Imhoff: I have had that exact experience. …grade 1, never forget…every time I see her my body tenses up and I remember. …that was the first time I ever got licks from a teacher.
Joanne: …we used to get licks for all kinds of things… the fact that we hold any kind of trauma in our bodies…is also to be expected I think.
…speaking about the body dismorphia…I mentioned women in particular because I know…especially when you cross that bridge from girlhood into womanhood, start puberty, your body starts to change and people start to feel free to comment on your body.
Imhoff: I remember giving birth and maybe a month after somebody commenting on my weight and I’m just like what do you want me to do, what do you want me to do, I just gave birth…what people don’t realize is you can say these things in gest, but especially when you’re young and going through puberty, your body is changing, you have to be very careful what you say…
Joanne: …because they’re forming their identities…
Imhoff: You don’t want them to grow up with that outlook of themselves. One thing that people used to always comment on for me was my complexion…’quarter past midnight’, all of those things, I had to go through all of those things…I still have some of the burden of persons commenting constantly on something I had no control over as a child especially and me not understanding that.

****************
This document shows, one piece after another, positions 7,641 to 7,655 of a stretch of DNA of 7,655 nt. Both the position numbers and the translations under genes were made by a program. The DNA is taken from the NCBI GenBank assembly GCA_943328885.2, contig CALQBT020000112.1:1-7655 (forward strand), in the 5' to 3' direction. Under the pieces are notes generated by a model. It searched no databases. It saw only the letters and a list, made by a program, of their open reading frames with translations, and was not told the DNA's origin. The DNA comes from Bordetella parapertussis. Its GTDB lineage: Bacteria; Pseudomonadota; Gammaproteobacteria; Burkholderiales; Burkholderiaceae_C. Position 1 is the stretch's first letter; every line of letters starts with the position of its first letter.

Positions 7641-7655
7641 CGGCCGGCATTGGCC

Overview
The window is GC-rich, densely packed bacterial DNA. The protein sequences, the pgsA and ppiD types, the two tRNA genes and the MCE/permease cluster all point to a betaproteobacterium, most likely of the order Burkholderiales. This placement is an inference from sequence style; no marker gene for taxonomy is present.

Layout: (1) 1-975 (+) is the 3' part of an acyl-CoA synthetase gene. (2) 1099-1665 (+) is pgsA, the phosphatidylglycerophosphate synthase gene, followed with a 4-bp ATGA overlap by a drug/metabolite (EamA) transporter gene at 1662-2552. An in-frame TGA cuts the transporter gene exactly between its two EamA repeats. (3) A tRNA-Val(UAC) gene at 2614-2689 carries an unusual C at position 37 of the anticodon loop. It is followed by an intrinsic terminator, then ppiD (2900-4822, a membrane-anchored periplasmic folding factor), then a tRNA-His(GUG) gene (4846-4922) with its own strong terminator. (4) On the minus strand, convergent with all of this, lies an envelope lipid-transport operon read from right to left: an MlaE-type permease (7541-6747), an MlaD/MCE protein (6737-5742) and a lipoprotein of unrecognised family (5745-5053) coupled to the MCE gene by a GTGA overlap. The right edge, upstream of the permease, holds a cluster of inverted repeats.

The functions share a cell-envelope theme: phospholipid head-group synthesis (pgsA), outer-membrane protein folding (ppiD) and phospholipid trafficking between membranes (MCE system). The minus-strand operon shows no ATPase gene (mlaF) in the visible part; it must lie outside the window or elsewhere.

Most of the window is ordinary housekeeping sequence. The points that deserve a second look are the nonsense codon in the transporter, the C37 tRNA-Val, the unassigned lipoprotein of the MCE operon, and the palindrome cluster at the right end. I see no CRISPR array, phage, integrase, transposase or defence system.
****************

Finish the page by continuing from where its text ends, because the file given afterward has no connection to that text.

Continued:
Joanne: …that’s a particular burden I think for Black people even in a Black community that we haven’t really fully excavated, this idea of colourism within our community and how it harms us… it’s all about proximity to whiteness… and it’s all a legacy of our enslavement and colonialism…all the ways in which we can make ourselves less Black has been part of our baggage to carry even within a space where we are majority Black.
Imhoff: Right, so that speaks to the intersectionality of mental health because women have different experiences, Black women have different experiences, men have different experiences, children have different experiences, and we have to ensure that the services and activities and programmes that are offered really tap in to the different experiences of all these different demographics. Of course, the LGBTQIA community have different experiences when it comes to mental health…we need to have that data to back up whatever sort of programmes we are putting in place.
Joanne: For me, I always say writing saved my life…The times when I’ve been at my lowest, if I was able to pick up a pen and write, I could kind of find my way out of the darkness and my darkest days this past year have been the times when I couldn’t find my way to the pen…art is therapy for me as much as it’s my business, as much as it’s my passion, it’s also the way I process life and that is why I say writing saved my life. …as long as I could express it, I could get up and breathe another day….what was it for you?